Liang et al. / J Zhejiang Univ SCI 2005 6B(6):590-596
A study on naphtha catalytic reforming reactor
simulation and analysis
LIANG Ke-min (梁克民)†1, GUO Hai-yan (郭海燕)1, PAN Shi-wei (潘世伟)2
(1School of Petrochemical Engineering, Shenyang University of Technology, Liaoyang 111003, China)
(2School of Advanced Professional Technology, Shenyang University of Technology, Liaoyang 111003, China)
Received Sept. 22, 2004; revision accepted Dec. 17, 2004
Abstract: A naphtha catalytic reforming unit with four reactors in series is analyzed. A physical model is proposed to describe
the catalytic reforming radial flow reactor. Kinetics and thermodynamics equations are selected to describe the naphtha catalytic
reforming reactions characteristics based on idealizing the complex naphtha mixture by representing the paraffin, naphthene, and
aromatic groups by single compounds. The simulation results based above models agree very well with actual operation unit data.
Key words: Naphtha, Catalytic reforming, Kinetics, Simulation and analysis
doi:10.1631/jzus.2005.B0590 Document code: A CLC number: TE624.42
Catalytic reforming of naphtha or mixture of
naphtha with a certain amount of cracking oil is a
process of great interest to the petrochemical industry
for the production of aromatic compounds that are
raw materials for plastics, elastomers and resins
manufacture. Catalytic reforming unit uses naphtha or
cracking oil as feedstock to produce rich aromatic
compounds and high octane value liquid products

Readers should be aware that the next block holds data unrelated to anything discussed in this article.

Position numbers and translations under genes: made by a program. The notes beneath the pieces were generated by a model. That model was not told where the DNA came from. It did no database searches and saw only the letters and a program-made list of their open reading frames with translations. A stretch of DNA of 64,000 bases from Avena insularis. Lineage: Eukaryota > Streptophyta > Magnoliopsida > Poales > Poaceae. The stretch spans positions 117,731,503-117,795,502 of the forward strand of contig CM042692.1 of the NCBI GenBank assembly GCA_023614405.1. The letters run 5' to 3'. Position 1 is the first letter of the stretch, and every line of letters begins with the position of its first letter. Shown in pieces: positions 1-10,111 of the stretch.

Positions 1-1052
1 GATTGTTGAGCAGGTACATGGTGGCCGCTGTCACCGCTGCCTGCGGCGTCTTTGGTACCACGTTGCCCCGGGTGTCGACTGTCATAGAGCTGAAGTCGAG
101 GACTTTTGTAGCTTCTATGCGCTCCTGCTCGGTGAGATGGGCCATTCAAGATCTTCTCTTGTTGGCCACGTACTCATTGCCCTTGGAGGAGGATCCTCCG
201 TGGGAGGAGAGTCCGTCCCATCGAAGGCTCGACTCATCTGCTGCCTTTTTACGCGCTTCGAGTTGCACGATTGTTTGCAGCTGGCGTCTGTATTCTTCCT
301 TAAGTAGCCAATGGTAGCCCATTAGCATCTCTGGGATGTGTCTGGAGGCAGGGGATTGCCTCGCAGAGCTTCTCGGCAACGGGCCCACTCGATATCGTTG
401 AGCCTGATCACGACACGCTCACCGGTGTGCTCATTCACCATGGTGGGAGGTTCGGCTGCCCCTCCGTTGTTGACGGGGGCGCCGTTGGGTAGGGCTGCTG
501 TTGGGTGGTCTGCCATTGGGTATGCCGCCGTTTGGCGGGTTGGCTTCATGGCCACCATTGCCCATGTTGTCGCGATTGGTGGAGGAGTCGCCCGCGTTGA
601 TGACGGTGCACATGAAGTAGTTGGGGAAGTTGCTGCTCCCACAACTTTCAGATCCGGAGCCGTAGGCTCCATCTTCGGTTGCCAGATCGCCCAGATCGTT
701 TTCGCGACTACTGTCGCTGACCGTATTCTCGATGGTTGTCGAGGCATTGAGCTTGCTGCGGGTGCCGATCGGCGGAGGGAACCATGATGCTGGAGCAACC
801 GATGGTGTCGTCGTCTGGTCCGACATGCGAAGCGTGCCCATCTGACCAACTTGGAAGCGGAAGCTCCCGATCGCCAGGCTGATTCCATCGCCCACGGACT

through reactions such as aromatization, cyclization,
and hydrocracking. At the same time, it produces
hydrogen (H) and liquified petroleum gas (LPG) as its
by-products. The design or simulation of the catalytic
reforming reactor is very difficult because of com-
plicated components of catalytic reforming feedstock,
higher operating temperature of the system, and the
complicated reactions in the reactor.
Much research (Pontes et al., 1999) on this
subject had been carried out. Results have been pub-
lished on the process, reactions and kinetics. A con-
ventional naphtha catalytic reforming unit consists of
3 or 4 radial flow reactors in series operated under
adiabatic conditions. The temperature and the H2/HC
molar ratio are the most important process variables.
A bifunctional catalyst with Pt and a second metal is
generally used. In addition, some novel processes
(Melnikov and Makarova, 1998; Smith, 1960; Bolz et
al., 1999) of catalytic reforming had been developed.
The kinetics of catalytic reforming has been at-
tracting the attentions of many researchers. A suc-
cessful kinetic analysis proposed by Smith (1959),
was based on idealizing the complex naphtha mixture
by representing the paraffin, naphthene, and aromatic
groups by single compounds. The nature of the re-
forming reactions in which the number of carbon
atoms was the same for the precursor and product
justified this procedure. Reaction rates were derived
from the assumption of a homogeneous system.
Jorge and Eduardo (2000) proposed a lumped
kinetic model for the naphtha catalytic reforming
process. The model utilizing lumped mathematical
representation of the reactions taking place was in